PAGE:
Toya faces some challenges adapting to her new surroundings, but things seem to be going well in the new peaceful and safe country. The foster family is kind and good in every way and everything is set for this to end well.
But one day, money disappears from the family household. Toya has not taken it, but indications lead to suspicion and Toya, in her innocence, is confronted with the accusations. This is perceived as deeply unfair, and Toya cannot prove that she has not taken the money. It becomes too much for the little girl; she decides to run away from the situation and the new family she has come to love.
The choice to flee again, and this time on her own, is very difficult, but Toya sees no other option and runs away. She meets Trygve, who turns out to be a kind boy about the same age as Toya.
The foster family has meanwhile registered that Toya has run away and they are upset. They alert the police and start a search for Toya, who now gets help from Trygve to hide from the police and to sneak on board a train to Kristiansand.
Toya is on the run again, and even though this time she is not completely alone and has help and support from Trygve, exciting and difficult situations arise.
To avoid spoiling the ending, my retelling ends here. However, I can reveal that we are talking about a happy ending so that no one needs to worry that this will not end well. After watching the movie, you will be left with a good feeling and a belief in justice and the good in people.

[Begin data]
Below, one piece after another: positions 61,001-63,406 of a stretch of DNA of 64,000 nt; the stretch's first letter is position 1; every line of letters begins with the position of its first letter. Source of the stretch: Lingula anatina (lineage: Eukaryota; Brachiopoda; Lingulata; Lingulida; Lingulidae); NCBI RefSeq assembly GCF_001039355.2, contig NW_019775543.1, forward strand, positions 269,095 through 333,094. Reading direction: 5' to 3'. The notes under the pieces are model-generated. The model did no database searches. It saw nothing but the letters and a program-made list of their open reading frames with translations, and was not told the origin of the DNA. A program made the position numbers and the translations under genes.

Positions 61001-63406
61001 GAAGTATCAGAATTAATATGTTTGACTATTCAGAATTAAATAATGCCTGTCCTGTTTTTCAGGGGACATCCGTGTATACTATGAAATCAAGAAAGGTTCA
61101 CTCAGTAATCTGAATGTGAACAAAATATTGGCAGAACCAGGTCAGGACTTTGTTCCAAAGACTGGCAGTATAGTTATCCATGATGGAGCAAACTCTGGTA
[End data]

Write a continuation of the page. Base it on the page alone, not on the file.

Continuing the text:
As perhaps many readers have reflected, sadly, this story is highly relevant again today. There is a lot in the film about Toya that immediately draws our thoughts to what is happening in Ukraine, and the refugee stories unfolding from there. Not only that, but fortunately, Norway is still a country that is safe and able to receive people who need peace, protection, food and water, and not least: love.
Title track, vinyl: “Eventyrvisa”
You have read about the background story of the radio program that became a book, and the book that became a film. Lastly, I should say a few words about the music, or the title track from the film.
“Eventyrvisa,” which translates to “Fairy Tale Song” was recorded and released as a single. The soloist on the record was none other than the actor who played the character Trygve in the film (Magne Ove Larsen). He was a very young actor from Rogaland Theater nicknamed “the sparrow” because of his clear, beautiful voice.
The song and vinyl release became, like the movie, a mega hit. It was repeatedly played on the radio, and the vinyl record sold an incredible 75,000 copies! I’m unsure of the population size of Norway at that time, but the number indicates that almost everyone who had a record player must necessarily have bought a copy. It is quite amazing.
Toya is available to anyone who has internet, a screen, and who logs in at www.filmsofnorway.com.
See the trailer:
All media and images courtesy of Films of Norway.
This article originally appeared in the June 10, 2022, issue of The Norwegian American. To subscribe, visit SUBSCRIBE or call us at (206) 784-4617.